Braid: UCP government’s tense and delicate dance with COVID-19 timing


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The Government of Alberta’s ABTraceTogether app has identified 70 close contacts since its launch in May. Photo par Greg Southam /20092007A

The government clearly did not hire more tracers quickly enough. But no one in the tracing operation gives up. They still feed the useful information system daily.

I got a fascinating note from Ross Thurston, whose wife, Emily McKenzie, is an AHS epidemiologist and senior scientist deeply involved in the tracing operation.

He says that despite the hardships, there are “days of amazing development and accomplishments. Hard wins with a sneaky and secretive force …

“Over 1,000 people do instant science together, day and night for months, without arguing, bitching or complaining.

“They are literally fixing the pandemic. There is heartache and disappointment and it was never going to be perfect. But it’s as well managed as it gets. ”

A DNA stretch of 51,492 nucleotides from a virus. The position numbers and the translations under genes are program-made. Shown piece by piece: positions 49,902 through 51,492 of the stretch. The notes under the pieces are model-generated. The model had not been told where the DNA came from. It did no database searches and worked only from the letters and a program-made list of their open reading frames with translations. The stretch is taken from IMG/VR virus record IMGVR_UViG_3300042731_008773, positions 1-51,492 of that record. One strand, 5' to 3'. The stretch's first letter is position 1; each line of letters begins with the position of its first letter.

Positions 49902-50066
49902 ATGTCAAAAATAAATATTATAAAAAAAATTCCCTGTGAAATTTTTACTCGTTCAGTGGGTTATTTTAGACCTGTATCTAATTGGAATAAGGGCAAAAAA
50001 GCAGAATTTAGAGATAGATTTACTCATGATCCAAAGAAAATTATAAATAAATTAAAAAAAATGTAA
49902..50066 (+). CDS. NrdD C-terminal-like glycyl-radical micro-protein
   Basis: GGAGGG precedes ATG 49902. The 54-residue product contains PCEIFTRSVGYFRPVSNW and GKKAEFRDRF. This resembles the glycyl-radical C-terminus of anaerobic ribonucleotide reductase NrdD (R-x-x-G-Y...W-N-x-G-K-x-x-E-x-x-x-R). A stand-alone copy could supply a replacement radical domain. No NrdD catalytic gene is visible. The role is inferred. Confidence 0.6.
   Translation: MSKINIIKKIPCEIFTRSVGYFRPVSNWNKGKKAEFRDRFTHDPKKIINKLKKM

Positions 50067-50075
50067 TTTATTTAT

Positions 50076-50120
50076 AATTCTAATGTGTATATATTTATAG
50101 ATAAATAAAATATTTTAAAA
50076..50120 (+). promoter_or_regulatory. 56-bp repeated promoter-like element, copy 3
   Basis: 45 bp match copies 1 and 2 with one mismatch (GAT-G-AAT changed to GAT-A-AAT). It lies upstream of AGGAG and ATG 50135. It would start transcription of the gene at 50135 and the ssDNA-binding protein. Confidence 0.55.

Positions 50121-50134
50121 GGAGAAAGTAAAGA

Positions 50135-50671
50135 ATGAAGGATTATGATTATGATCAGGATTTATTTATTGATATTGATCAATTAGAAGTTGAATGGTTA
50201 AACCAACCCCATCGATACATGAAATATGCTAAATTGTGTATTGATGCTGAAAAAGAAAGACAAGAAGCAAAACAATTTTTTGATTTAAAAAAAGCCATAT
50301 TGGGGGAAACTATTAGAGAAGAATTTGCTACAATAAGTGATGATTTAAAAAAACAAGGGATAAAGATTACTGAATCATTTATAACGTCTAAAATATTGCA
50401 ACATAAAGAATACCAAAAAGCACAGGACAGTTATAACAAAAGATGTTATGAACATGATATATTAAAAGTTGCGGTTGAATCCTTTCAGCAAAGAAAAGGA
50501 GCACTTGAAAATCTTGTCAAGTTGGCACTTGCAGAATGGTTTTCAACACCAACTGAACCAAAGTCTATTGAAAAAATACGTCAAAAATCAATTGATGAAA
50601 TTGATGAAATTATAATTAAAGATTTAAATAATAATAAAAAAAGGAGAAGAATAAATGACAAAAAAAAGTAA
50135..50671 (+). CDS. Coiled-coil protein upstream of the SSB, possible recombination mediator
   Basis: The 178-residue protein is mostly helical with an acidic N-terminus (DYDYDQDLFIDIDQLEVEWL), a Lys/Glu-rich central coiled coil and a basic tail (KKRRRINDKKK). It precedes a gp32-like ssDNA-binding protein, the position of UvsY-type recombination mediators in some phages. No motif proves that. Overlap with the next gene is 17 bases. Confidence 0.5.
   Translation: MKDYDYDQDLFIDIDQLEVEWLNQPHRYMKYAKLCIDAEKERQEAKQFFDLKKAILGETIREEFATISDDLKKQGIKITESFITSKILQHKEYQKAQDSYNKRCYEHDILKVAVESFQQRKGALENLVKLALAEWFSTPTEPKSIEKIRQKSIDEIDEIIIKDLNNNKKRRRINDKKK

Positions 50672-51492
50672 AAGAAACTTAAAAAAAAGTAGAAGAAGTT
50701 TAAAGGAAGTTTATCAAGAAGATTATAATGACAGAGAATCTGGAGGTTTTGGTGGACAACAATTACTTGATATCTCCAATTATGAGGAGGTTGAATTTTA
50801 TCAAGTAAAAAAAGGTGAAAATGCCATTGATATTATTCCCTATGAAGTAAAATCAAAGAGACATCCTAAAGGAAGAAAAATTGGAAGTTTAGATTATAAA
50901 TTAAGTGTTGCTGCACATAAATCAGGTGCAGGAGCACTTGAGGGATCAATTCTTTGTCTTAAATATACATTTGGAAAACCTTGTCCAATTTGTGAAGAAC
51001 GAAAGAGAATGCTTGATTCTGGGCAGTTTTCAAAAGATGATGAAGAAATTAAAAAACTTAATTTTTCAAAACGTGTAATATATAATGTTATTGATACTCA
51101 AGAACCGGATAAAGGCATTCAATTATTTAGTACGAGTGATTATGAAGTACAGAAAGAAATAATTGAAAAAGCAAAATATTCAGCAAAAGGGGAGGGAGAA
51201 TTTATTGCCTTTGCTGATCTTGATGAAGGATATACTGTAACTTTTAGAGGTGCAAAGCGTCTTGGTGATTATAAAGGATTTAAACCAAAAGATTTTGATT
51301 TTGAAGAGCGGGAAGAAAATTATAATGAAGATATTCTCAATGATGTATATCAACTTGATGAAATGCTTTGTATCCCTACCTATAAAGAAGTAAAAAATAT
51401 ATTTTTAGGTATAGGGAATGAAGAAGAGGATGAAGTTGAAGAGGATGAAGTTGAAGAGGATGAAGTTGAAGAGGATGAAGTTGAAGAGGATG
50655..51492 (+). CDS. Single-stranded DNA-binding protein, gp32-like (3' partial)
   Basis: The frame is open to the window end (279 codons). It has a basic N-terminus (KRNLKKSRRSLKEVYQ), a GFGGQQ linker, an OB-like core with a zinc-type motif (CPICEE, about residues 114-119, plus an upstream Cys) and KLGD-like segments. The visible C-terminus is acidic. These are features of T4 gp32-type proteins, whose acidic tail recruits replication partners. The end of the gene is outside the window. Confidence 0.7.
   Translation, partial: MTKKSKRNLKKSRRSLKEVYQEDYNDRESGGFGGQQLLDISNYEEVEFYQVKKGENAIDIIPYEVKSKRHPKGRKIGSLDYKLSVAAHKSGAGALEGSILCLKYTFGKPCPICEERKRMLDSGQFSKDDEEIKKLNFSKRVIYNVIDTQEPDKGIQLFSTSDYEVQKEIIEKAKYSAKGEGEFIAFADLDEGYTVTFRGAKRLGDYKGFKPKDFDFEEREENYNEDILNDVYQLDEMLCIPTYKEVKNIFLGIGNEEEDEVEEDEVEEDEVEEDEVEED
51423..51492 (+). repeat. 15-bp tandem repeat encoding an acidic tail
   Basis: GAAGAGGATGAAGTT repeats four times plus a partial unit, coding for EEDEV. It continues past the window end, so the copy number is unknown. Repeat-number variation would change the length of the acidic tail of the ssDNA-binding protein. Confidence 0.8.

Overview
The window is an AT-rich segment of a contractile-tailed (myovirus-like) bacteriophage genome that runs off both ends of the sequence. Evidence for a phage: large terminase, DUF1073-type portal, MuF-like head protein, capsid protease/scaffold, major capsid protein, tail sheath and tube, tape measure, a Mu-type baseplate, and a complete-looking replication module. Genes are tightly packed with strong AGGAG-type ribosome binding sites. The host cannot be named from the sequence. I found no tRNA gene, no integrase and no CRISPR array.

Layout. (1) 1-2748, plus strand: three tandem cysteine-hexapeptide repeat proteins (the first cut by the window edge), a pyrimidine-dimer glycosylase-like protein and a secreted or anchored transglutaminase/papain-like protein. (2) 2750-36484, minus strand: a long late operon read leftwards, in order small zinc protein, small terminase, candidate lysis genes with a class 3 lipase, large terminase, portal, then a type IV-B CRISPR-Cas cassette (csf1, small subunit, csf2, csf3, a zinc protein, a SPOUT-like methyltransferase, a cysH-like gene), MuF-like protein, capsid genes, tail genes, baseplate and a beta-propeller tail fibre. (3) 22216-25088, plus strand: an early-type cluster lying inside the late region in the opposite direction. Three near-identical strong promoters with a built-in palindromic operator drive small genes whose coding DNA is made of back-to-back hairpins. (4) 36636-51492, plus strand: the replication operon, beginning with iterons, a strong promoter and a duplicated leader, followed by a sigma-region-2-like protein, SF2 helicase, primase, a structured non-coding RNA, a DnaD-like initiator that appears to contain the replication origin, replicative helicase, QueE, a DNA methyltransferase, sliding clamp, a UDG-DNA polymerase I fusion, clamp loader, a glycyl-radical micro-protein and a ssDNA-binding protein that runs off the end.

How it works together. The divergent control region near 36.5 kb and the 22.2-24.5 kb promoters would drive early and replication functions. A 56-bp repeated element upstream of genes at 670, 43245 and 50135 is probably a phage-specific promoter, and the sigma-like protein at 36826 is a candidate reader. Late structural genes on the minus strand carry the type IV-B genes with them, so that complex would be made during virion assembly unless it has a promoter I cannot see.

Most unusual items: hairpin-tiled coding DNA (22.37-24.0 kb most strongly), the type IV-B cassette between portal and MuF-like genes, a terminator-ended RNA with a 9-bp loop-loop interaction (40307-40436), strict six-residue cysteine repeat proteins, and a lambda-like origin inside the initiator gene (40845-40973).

Data from tracing is fundamental for planning and decision making. The work is done by incredibly dedicated people. “Dunkirk with nerds,” Thurston calls this vital effort.

All the work of the AHS and the government is exhausting, the pressure almost unbearable. People who think that health officials and AHS mindlessly jostle each other are completely wrong.

They all know that if they get this timing dance wrong with COVID-19, there will be a lot more personal suffering and economic pain.

And, probably, little forgiveness.

Don Braid’s column appears regularly in the Calgary Herald.

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Twitter: @DonBraid

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